Additionally, traffic process 300 and traffic process 302 will selectively discard or purge traffic data packets. Traffic data packets that are considered to be too old are discarded. Additionally, traffic data packets in which the information is considered to be of no useful value are also discarded. A traffic data packet is considered too old if a selected period of time has passed since the traffic data packet has been created. The information in a traffic data packet is considered to be of no useful value when the packet leaves an area of influence created for the traffic data packet. This area of influence is described in more detail below with respect to the description of
Turning next to
Traffic data 402 contains information identifying the traffic condition of interest as well as any details. For example, the traffic condition may be a traffic jam. The details may provide an average speed in the traffic jam. Location 404 contains the location of the traffic condition. This location may be identified through a GPS system, such as GPS receiver 210 in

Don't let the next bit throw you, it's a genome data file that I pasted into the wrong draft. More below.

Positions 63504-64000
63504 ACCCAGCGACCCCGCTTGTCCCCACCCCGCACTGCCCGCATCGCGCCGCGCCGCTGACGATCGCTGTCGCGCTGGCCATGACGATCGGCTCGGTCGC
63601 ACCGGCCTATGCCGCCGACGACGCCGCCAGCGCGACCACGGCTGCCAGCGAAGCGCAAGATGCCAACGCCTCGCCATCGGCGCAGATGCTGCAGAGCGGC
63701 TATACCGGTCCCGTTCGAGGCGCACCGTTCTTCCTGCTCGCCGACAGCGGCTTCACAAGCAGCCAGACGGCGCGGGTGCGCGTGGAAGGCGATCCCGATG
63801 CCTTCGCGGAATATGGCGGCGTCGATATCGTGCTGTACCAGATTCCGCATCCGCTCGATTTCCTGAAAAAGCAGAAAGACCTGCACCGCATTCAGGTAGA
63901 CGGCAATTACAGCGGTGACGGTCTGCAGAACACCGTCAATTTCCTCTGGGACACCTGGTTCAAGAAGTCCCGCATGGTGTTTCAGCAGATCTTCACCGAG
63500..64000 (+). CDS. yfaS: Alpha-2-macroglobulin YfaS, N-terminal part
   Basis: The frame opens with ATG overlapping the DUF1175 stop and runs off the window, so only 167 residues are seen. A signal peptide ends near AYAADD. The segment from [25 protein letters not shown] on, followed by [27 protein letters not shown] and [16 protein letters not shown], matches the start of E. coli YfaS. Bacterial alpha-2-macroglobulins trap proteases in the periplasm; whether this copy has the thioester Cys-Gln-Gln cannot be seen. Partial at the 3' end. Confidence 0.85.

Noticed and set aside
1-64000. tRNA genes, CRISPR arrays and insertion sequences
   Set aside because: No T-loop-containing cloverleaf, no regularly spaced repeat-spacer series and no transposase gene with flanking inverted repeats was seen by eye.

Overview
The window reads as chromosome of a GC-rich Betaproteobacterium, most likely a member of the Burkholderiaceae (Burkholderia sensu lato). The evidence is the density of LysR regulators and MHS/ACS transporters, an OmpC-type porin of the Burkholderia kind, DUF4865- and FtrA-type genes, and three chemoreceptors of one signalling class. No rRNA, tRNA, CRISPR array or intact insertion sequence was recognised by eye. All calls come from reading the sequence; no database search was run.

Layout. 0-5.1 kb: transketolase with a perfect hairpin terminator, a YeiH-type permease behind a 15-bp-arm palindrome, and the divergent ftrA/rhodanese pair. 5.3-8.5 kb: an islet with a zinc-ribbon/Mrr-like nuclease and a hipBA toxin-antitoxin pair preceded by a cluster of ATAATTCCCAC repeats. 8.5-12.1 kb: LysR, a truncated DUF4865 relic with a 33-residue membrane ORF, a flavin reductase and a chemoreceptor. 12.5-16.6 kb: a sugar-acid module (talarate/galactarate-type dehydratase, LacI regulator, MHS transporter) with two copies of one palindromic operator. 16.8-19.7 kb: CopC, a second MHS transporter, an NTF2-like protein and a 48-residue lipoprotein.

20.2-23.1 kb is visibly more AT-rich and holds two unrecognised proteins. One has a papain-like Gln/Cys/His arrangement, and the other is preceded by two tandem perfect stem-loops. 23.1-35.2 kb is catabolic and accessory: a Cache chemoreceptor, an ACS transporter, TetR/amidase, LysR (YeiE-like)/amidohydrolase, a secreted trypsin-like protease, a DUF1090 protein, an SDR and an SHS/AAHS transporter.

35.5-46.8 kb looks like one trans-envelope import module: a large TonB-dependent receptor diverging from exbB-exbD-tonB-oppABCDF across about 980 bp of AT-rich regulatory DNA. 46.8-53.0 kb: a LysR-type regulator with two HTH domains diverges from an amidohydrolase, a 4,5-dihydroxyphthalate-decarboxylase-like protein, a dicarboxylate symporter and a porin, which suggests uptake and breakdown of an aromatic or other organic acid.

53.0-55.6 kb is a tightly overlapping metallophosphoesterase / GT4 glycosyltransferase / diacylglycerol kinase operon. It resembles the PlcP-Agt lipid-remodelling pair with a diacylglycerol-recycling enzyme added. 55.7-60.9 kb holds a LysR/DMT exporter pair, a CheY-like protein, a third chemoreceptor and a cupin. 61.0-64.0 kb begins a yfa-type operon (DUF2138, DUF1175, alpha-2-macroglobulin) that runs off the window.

Area of influence 406 contains data describing an area in which the traffic information in traffic data packet 400 will be useful to other vehicles. Area of influence 406 may take various forms, such as, for example, a circle, a cone, an ellipse, a square, a rectangle, or some other polygon shape. Area of influence 406 is selected based on factors such as whether the traffic condition described in traffic data 402 affects traffic moving in a single direction or in multiple directions.
Further, the size of area of influence 406 may depend on how long the traffic condition is expected to exist. For example, if the condition is a traffic jam occurring during a period of time that is statistically known for slow traffic, the area of influence may be selected such that traffic data packet 400 can be passed on to other vehicles for up to fifteen miles from the location of the traffic jam. Depending on the particular implementation, data in area of influence 406 in traffic data packet 400 may be unnecessary. This data may be inferred from traffic data 402 and location 404.